The film often looks like it was shot on a soundstage, lending it a creepy and uncanny quality. Staring up at the sky, which looks almost like the wallpaper in a child’s bedroom, Gemma sighs, “The clouds don’t look like anything. They just look like clouds.” The sun burns in the sky, but it looks like a lamp shining through a hole in the baby blue wallpaper. When Tom climbs atop the house, he sees nothing but an infinite sea of houses stretching onward into infinity. Vivarium feels like a product of the experimental and surrealist tradition of sixties television, existing at the intersection of The Prisoner, Doctor Who and Star Trek.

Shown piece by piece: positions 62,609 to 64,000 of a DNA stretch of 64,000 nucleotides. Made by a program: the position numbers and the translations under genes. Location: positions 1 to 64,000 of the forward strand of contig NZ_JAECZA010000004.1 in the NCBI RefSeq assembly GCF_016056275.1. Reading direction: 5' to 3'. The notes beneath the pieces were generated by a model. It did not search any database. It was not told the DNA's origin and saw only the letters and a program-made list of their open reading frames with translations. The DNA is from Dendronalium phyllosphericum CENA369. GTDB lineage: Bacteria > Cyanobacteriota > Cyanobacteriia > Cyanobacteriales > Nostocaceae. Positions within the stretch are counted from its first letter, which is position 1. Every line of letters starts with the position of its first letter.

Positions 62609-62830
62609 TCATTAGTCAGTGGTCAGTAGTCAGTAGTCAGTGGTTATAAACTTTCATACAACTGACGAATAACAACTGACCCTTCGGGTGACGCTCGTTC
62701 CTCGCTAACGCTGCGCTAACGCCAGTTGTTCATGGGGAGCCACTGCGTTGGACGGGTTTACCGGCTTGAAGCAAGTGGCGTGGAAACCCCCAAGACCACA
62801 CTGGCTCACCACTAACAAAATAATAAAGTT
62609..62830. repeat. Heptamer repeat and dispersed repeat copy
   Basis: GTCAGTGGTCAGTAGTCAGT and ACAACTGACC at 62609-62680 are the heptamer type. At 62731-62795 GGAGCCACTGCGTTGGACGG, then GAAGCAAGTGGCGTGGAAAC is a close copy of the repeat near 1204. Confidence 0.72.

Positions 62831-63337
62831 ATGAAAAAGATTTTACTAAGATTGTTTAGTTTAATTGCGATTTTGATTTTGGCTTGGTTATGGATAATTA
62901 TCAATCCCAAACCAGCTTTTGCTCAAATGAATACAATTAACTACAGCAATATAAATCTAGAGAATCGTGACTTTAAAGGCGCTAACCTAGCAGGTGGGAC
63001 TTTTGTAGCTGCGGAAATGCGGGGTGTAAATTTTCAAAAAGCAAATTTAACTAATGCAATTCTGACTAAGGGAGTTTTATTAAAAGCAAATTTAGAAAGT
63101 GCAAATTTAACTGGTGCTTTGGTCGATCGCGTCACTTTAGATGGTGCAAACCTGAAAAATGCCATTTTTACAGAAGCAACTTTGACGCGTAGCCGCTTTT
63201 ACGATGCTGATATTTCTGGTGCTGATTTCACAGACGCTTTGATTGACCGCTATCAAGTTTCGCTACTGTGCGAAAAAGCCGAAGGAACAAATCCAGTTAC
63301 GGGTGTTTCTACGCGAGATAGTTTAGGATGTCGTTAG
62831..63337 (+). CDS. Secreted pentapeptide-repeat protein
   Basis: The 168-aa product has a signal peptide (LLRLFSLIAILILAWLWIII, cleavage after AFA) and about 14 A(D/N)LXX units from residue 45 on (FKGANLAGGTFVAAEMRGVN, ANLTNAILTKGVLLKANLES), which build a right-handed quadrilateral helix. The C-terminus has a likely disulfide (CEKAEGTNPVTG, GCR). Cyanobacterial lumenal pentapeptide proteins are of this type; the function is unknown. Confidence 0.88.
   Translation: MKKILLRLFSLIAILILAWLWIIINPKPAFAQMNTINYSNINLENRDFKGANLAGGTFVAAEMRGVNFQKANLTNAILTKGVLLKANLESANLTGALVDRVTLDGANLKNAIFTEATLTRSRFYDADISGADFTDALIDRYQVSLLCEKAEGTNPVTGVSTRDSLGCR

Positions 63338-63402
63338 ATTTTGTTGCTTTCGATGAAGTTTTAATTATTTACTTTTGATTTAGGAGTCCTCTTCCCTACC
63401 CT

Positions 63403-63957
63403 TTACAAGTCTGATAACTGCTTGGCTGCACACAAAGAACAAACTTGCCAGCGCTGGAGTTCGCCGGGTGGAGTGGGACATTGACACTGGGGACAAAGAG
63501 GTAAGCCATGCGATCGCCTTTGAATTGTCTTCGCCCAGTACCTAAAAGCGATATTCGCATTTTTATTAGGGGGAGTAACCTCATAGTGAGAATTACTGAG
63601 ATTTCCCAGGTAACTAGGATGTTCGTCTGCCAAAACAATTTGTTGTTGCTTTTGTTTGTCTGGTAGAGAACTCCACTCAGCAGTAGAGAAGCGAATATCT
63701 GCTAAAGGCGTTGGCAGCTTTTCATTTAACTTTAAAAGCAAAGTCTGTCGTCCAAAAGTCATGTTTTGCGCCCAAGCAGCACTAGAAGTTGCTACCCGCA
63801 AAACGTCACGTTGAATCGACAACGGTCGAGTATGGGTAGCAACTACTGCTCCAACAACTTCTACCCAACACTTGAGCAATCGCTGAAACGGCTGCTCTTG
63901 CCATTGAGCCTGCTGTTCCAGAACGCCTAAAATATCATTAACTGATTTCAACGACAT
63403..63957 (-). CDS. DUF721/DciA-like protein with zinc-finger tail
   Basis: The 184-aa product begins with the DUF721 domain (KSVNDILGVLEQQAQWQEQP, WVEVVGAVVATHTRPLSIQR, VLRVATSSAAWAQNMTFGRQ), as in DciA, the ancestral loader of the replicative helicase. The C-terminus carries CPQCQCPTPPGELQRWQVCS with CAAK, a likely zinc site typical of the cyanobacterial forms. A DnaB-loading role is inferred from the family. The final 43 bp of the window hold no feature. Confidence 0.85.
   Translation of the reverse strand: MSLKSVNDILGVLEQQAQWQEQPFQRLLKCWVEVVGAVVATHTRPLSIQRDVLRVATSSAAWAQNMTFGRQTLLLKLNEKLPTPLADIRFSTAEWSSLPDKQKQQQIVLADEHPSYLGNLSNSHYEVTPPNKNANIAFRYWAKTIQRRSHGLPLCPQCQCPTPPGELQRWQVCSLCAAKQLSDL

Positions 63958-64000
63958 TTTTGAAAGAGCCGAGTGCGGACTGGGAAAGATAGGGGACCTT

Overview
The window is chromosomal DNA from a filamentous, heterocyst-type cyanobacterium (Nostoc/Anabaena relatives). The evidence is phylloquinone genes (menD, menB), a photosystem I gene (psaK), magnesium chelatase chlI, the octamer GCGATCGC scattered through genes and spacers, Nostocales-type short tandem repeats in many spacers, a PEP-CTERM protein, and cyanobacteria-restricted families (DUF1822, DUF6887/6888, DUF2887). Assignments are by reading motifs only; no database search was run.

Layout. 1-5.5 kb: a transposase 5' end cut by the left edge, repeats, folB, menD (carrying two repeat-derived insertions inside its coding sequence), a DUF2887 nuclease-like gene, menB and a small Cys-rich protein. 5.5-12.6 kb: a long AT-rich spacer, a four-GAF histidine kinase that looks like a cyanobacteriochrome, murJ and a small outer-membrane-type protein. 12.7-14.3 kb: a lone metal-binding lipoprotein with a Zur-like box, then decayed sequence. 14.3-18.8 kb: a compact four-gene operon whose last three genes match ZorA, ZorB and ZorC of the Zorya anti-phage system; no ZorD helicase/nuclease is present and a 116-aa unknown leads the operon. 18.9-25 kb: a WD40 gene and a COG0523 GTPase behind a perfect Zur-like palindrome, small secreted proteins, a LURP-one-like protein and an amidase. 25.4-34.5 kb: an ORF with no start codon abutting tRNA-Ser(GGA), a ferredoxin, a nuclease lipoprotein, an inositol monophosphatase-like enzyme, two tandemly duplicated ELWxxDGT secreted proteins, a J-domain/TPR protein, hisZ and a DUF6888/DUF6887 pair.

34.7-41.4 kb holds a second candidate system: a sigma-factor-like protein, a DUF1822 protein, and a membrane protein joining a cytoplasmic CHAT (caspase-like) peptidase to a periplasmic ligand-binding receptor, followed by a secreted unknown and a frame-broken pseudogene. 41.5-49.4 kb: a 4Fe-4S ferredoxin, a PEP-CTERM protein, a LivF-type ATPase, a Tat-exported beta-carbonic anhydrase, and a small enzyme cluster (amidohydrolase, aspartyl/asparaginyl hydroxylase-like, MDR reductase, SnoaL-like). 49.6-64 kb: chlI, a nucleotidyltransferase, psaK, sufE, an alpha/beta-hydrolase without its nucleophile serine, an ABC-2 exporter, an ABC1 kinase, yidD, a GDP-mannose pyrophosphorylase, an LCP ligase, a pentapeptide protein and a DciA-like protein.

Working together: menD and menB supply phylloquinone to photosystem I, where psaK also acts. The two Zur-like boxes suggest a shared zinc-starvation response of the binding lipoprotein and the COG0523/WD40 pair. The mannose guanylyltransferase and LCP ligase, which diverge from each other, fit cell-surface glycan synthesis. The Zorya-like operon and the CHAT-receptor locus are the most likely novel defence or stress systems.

Vivarium is perhaps a little too broad in places, particularly its second act. The film suffers slightly from the fact that Tom and Gemma occasionally feel as incomplete as the estate in which they find themselves; although some of the details of their relationship shine through in their arguments, it isn’t until the third act that the film provides any real sense of who these two are in relation to one another outside of the functions that the house wants them to perform. Ironically, because Tom and Gemma feel so generic and hazily defined, the film’s ninety-odd minute runtime occasionally feels a little over-extended.

Still, these are minor complaints. Vivarium is an ambitious and unsettling absurdist horror that taps into some particularly pertinent fears about the modern world.

I don’t normally rate films, but the Virgin Media Dublin International Film Festival asks the audience to rank a film from 1 (worst) to 4 (best). In the interest of full and frank disclosure, I ranked this film: 3